‘Jawsdropping’ performance: Justin Jaworski closes season second nationally in three-point shooting, third team all-conference

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Sophomore guard Justin Jaworski earned third team all-conference honors after a highly efficient three-point shooting season. (Photo by AJ Traub ’20)

Matthew Post

Sophomore guard Justin Jaworski was named to the All-Patriot League Third Team after shooting 48.8 percent on three-point attempts this season, the second most efficient mark in the country among Division I players.

Jaworski, nicknamed “Jaws” by his teammates, has evolved into a star for the Leopards. This past season, he led the team in scoring with 14.4 points per game, an improvement from his freshman year when he averaged 10.8.

Alongside fellow sophomore guard Alex Petrie, the duo averaged nearly 30 points a game, and helped lead the Leopards to the seventh seed and a home game in the first round of the Patriot League tournament. Despite being favored in their matchup with the Crusaders, the team lost a close 79-74 game which ended their season.

In addition to all of his achievements on the court, Jaworski has also been a standout student and was one of just five players named to the Academic All-Patriot League Team this year. Despite the rigors of a playing a Division I sport, Jaws has been able to balance it all.

“Monday, Wednesday, Friday, I wake up for an 8 a.m. class, then a 9 a.m. right after,” Jaworski said. “I’ll go the gym around 10 a.m., workout from then until about 10:45 before [team] lift that runs until about 11:30.”

Because he grew up in a competitive academic household, Jaworski says his commitment to his studies comes from his family.

“I just think that’s the way I was raised; all of my siblings have gone to college and they’re graduating with 4.0s and 3.8s, so it’s almost like a competition in our family,” he said. “I was raised to work hard in whatever you were doing.”

Despite his academic and basketball success, Jaworski received just two offers to play Division I basketball; one from American University and the other from Lafayette. He received both offers in March of his senior year, uncharacteristically late in the recruitment process.

“Here, [at Lafayette], I try to play with a chip on my shoulder because a lot of schools overlooked me, a lot of schools in our league overlooked me,” said Jaworski. “[The schools] would invite me up to visit, I would come spend the weekend but never get the offer. So I play with a bit of emotion because of that.”

Jaworski credits his parents for developing his love of the game of basketball from an early age, and a former trainer for helping him reach the next level.

“My parents [got me started with] basketball when I was in five,” he said. “Then I met one of my trainers, Dennis Stratton, and he told me that if I wanted to be serious about basketball, I had to put the work in, that I had to take it seriously.”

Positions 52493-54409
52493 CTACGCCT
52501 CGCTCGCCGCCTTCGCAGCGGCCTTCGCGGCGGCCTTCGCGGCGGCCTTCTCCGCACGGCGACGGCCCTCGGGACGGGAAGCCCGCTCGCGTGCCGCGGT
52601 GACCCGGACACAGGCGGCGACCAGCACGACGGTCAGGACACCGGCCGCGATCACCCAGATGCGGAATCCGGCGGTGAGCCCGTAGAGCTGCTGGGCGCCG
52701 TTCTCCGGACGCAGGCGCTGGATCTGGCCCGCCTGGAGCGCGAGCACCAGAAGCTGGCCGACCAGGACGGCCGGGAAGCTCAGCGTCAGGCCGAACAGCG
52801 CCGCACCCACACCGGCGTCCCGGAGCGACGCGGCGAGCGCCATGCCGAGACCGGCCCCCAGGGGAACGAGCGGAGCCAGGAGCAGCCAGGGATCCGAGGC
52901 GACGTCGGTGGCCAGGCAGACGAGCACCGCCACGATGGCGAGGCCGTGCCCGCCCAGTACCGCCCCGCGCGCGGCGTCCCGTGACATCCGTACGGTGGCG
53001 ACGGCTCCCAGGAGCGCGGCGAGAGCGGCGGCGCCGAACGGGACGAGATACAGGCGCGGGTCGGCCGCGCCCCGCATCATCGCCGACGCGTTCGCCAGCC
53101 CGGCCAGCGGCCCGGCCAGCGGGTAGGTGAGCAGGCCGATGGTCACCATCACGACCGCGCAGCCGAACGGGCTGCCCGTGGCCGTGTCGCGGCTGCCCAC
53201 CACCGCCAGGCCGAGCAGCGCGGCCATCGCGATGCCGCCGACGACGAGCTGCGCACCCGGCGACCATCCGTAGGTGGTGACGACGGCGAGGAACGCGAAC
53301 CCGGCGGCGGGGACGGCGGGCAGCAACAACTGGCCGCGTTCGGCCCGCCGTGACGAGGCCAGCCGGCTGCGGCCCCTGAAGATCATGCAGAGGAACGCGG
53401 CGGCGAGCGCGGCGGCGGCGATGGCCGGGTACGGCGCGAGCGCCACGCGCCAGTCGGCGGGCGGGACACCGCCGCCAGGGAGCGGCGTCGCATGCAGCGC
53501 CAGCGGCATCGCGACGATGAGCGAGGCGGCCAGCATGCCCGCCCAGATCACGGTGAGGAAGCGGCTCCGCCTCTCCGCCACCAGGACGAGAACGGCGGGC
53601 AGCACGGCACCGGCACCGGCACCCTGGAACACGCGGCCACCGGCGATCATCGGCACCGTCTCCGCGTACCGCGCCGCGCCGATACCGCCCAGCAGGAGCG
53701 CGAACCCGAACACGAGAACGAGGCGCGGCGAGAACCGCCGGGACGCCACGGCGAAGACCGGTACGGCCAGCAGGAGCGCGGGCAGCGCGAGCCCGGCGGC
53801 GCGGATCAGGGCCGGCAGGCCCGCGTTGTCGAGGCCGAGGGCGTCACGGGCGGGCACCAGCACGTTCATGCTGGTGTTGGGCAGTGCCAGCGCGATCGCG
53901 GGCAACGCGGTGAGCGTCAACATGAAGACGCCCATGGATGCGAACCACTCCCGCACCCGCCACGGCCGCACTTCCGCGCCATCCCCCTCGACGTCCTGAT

“From that point on I was waking up before school everyday, playing with my dad, shooting in our driveway,” Jaworski added. “By seventh grade, I got my first YMCA membership. I went everyday, always working out.”

From his early passion for the game of basketball, Jaworski evolved into a four-year member of the Perkiomen Valley varsity basketball team. After a limited presence his freshman year, he became a vital member of the team including leading the program to back-to-back championship game appearances.

In his junior year, Jaworski capped off his first championship appearance by hitting what should have been the game winning shot with the score tied and mere second left on the clock.

As soon as Jaws’ shot fell into the net, practically securing the championship win, the student section stormed the court in celebration. But there was still time left on the clock.

As a result of the student sections’ premature celebration, Perkiomen Valley was assessed a technical foul resulting in two free throws for the opposing team. After two made free throws to tie the game and send it to overtime, opponent Spring-Ford would go on to win in the extra frame.

However, the stolen championship was not the end of Jaworski’s high school career. With the previous year’s loss still in his mind, Jaws led the team his senior year to a rematch with Spring-Ford in his second second championship appearance. He paced the offense with 24 points en route to a conference championship to finish his high school career.

After a high school rivalry with Spring-Ford, a familiar foe has manifested itself in the form of another Patriot League team during his time with the program.

“Everyone loves to say Lehigh because that’s the rivalry,” said Jaworski. “But right now Bucknell’s playing for their third straight championship, and they beat us up a little bit this year, so going forward, I’d like to see us give them a better game.”

Jaworski has two years remaining at Lafayette, and says he hopes to continue to make a name for himself within the conference and the league. The reasons behind his favorite superhero connect to what he has been able to accomplish so far in his basketball career.

“Iron Man’s my favorite superhero, because he doesn’t really have any real super powers, and he kind of made himself, which I respect,” he said.